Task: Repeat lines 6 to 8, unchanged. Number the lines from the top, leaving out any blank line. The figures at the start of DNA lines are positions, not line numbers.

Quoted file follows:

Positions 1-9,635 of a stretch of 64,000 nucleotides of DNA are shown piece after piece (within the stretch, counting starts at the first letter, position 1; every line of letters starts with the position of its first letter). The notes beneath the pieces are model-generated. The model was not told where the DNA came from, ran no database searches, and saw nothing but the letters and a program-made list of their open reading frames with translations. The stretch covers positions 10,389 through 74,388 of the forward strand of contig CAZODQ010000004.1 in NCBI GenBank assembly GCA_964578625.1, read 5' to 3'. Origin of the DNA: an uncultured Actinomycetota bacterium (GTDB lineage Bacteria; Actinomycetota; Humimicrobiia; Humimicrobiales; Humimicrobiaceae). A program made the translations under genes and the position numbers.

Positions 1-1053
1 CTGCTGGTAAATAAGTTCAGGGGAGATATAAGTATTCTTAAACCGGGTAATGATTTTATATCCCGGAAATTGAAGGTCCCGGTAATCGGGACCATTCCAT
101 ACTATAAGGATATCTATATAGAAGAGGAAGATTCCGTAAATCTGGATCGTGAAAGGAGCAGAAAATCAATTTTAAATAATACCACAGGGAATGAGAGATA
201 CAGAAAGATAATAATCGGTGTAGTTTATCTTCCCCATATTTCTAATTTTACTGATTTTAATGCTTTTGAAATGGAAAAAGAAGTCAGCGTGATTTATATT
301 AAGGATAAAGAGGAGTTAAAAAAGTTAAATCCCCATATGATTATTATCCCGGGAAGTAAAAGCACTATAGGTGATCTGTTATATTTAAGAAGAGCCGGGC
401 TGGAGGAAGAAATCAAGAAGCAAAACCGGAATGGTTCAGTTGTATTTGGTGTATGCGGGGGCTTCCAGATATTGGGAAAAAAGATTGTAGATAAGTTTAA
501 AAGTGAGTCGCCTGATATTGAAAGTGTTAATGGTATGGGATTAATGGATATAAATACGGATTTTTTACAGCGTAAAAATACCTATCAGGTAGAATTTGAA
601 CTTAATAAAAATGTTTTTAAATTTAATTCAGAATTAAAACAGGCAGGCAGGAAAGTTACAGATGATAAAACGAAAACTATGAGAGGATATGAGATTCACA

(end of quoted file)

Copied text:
301 AAGGATAAAGAGGAGTTAAAAAAGTTAAATCCCCATATGATTATTATCCCGGGAAGTAAAAGCACTATAGGTGATCTGTTATATTTAAGAAGAGCCGGGC
401 TGGAGGAAGAAATCAAGAAGCAAAACCGGAATGGTTCAGTTGTATTTGGTGTATGCGGGGGCTTCCAGATATTGGGAAAAAAGATTGTAGATAAGTTTAA
501 AAGTGAGTCGCCTGATATTGAAAGTGTTAATGGTATGGGATTAATGGATATAAATACGGATTTTTTACAGCGTAAAAATACCTATCAGGTAGAATTTGAA